FIXME: think data got moved here?

Die shots

Die shots by John McMaster.

If someone wants to refine the alignement, beware that the vectorization is aligned to the m68000-m-3.png image, which should not change.

Vectorized layers

The svg uses m68000-m-3.png as background, which should be in the same directory. Beware that inkscape uses 5+G of ram to open and display it.

Six layers with its own style for each: active (blue), polysilicon (red), buried contacts (pink), metal (black), vias (white/grey), capacitors (dark green).

Metal layer was done by Quietust, everything else by me, Olivier Galibert.


generate-bitmask-images generate six pbm (bitmap) images (one per layer) using librsvg for the rendering (27M each)

generate-circuit generates the mosfets, the capas, the circuits, etc from the bitmaps. It generates a file for circuit lookup (2.6G) and a m68000.txt file with the circuit description.

The m68000.txt is a columns-based text file, with the number of entries and the block name at the start of each block. Blocks and columns are:

  • circuits (basic elements seen on the die)
    • circuit id
    • circuit type (a=active, p=poly, m=metal, b=buried, t=transistor gate, c=capacitor)
    • net id of which the circuit is part of, net id of the active layer for capas
    • net id of the poly layer for capas, -1 for everything else
    • x0, y0, x1, y1 coordinates of the bounding rectangle of the circuit, y=0 at bottom (as in inkscape)
    • surface of the circuit in pixels
    • list of neighbouring (touching) circuits, under the form <type><id> (like b179)
  • nets (groups circuits electrically linked together)
    • net id
    • list of circuits ids (without the types)
  • transistors
    • transistor id
    • circuit id of the gate
    • x position of the “center” of the gate
    • y position of the “center” of the gate
    • net id of one terminal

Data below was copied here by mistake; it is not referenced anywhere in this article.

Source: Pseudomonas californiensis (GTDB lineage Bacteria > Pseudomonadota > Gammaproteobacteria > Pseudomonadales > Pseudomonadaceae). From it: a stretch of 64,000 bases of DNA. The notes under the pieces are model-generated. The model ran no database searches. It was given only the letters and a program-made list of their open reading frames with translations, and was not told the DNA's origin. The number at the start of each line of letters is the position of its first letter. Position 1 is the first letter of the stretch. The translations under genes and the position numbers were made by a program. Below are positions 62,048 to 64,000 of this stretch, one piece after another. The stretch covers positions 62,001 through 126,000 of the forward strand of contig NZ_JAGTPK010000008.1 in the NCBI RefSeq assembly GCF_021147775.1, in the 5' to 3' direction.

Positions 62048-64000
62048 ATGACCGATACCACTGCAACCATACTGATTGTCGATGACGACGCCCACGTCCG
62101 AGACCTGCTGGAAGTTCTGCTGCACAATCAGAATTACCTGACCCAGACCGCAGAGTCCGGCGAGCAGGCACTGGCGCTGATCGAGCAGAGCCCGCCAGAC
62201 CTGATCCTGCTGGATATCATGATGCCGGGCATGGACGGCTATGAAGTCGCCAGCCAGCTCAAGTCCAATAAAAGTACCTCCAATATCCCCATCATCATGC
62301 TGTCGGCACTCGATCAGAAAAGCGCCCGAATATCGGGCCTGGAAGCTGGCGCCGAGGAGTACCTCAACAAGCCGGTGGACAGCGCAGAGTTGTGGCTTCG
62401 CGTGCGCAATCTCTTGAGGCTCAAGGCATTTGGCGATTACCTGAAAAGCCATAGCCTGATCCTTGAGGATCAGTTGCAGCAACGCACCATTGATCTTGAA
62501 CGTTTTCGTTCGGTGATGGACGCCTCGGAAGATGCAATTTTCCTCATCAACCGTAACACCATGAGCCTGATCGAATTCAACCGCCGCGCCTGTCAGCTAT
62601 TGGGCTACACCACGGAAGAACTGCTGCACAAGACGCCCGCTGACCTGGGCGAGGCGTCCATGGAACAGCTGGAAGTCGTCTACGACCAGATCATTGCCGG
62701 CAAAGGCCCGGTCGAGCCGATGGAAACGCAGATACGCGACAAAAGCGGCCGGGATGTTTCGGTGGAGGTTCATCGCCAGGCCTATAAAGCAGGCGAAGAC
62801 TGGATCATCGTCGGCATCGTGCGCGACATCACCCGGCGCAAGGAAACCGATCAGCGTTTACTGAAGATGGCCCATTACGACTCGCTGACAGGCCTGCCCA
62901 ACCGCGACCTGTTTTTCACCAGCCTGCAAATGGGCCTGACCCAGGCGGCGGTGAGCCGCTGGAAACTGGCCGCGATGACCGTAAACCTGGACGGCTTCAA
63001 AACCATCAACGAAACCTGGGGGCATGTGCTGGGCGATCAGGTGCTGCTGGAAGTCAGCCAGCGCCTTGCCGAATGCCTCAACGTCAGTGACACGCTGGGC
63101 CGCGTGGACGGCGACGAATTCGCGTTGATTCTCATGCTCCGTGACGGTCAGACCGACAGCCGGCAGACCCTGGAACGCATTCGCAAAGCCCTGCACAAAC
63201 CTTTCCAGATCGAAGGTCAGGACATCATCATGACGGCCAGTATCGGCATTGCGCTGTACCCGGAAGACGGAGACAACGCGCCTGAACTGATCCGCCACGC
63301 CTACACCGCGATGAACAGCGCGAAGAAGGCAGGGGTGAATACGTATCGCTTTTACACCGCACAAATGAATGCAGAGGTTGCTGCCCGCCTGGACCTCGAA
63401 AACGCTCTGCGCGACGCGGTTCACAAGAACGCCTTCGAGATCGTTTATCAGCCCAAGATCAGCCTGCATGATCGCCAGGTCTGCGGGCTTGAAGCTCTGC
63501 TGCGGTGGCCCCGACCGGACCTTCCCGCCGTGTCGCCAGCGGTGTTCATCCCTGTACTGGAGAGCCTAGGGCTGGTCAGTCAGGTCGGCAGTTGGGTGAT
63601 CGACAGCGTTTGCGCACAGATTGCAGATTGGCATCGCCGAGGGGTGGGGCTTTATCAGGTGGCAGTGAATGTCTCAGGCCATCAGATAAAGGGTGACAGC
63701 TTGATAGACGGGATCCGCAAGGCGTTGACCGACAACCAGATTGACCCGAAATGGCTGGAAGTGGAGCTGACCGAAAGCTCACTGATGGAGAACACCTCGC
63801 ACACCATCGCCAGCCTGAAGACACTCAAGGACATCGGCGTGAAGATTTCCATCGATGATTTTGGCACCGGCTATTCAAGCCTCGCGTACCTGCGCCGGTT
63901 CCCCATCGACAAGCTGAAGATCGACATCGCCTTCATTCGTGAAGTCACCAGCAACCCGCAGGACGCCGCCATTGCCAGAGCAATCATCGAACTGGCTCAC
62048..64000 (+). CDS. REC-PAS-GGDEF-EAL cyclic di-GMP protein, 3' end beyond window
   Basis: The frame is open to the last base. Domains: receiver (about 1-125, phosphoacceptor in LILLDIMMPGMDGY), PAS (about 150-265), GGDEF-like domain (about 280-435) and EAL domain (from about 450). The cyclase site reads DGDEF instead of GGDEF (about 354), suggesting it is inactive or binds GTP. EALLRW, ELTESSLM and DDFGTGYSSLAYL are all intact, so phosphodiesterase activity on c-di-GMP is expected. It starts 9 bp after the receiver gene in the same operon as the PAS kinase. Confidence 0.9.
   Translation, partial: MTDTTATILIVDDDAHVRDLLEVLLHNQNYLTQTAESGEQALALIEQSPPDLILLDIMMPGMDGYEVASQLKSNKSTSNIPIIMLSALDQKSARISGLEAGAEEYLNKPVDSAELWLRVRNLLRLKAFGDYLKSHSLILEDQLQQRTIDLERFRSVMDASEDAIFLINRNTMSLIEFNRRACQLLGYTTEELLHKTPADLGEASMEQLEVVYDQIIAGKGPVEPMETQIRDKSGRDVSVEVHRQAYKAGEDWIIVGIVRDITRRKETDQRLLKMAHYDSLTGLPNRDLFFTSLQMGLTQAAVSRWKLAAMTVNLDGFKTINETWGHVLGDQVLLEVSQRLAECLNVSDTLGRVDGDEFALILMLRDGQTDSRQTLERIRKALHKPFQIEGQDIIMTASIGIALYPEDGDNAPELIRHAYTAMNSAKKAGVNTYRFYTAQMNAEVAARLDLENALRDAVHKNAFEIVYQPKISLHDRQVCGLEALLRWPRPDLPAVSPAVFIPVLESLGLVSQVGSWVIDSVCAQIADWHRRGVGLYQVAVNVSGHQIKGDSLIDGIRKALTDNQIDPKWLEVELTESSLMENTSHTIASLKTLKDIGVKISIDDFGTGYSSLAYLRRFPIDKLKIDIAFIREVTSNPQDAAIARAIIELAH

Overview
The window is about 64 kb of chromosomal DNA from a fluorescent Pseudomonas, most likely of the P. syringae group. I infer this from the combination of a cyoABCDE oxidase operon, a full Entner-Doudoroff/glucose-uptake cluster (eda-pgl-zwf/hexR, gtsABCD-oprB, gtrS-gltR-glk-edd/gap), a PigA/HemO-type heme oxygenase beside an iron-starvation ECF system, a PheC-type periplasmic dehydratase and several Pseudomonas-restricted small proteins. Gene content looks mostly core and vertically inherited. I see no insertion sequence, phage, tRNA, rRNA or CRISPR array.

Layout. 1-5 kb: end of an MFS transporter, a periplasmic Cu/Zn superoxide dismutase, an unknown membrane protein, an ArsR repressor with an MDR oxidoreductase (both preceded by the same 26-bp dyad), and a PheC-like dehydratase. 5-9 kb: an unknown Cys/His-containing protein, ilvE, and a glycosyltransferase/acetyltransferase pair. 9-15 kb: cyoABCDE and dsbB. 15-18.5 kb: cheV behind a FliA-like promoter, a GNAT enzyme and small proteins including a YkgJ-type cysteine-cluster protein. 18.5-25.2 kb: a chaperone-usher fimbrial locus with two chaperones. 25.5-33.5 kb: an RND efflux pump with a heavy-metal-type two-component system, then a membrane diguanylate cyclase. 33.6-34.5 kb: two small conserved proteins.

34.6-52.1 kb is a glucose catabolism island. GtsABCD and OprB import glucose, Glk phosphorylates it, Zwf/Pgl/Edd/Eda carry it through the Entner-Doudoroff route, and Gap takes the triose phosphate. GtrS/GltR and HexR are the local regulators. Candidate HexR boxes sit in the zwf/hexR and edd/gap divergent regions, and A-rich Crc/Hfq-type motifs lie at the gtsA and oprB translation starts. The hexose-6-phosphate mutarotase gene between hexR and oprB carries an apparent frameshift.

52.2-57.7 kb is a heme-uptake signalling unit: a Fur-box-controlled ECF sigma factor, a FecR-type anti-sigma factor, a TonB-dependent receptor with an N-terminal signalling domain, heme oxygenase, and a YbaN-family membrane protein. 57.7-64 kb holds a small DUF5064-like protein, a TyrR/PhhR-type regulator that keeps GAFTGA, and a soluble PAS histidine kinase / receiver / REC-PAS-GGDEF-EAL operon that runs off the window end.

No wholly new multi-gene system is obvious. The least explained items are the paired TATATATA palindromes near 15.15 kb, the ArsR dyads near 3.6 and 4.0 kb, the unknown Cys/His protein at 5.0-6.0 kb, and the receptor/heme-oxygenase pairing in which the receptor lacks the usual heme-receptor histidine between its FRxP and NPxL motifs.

• net id of the gate
    • net id of the other terminal
    • length/width ratio of the transistor


  • mview, linux/Qt program that displays the circuit and allows interactive simulation
  • mplay, linux program that does things with the circuit info (sanity checks, microcode dumping…)
  • pins.txt, net naming file

Note that the simulation program is essentially digital, with the side effect that relatively important things like the clock do not work.

The text version of the schematics is composed of 3 parts:

  • Header: one line: size x, size y, size ratio w.r.t traced image
  • Nodes: one line with the node count followed by one line per node. A node id is its line number, starting at 0.
    • Node type, t=nmos enh, d=nmos depl, v=vcc, g=gnd, p=pad, c=capacitor
    • x position
    • y position
    • linked nets ids (t1/gate/t2 for t/d, t for v/g/p, t1/t2 for c)
    • w/l ratio for transistors, surface for capacitors
    • orientation (except for v/g)
    • name
  • Nets, one line with the node count followed by one line per net. A net is is its line number, starting at 0.
    • Number of reference points in the net drawing (beware, can be 0)
    • x, y coordinates of each point, the id of a point is its number, starting at 0
    • Number of lines in the net drawing (beware, can be 0)
    • pid1, pid2 points ids of the start and end point of each line
    • Number of big dots in the net drawing (beware, can be 0)
    • points ids of the big dots
    • Name of the net, often a number


The schematics are automatically generated from the previously generated files then the circuits are moved around by a lua program. Run remap.lua to generate a new svg/text, run remap.lua toto to also generate the google map tiles.

Schematics analysis

Standard circuits


The 68000 uses a *lot* of latches. They generally look like that:

The latch value is set through the input line. The value goes through two inverters then loops through a weak (l/w < 0.2) enhancement mosfet with terminal and gate tied. That way the input drive can easily override it to set a new value.

Both the output and its inverse are available, making it easy to build an amplifier afterwards.

Register bit

The register bits are described in patent 4,296,469. They look like that:

At the center two inverters are looped to keep the value. Two independant vertical busses a and d are used for both reading and writing. Reading is done by letting the bus float and connecting the memory to the bus with the a ctrl or the d ctrl line. Writing is done by locking a value first on the bus then afterwards connecting the memory bit to the bus.


motorola/68000.txt · Last modified: 2020/04/05 03:24 by mcmaster
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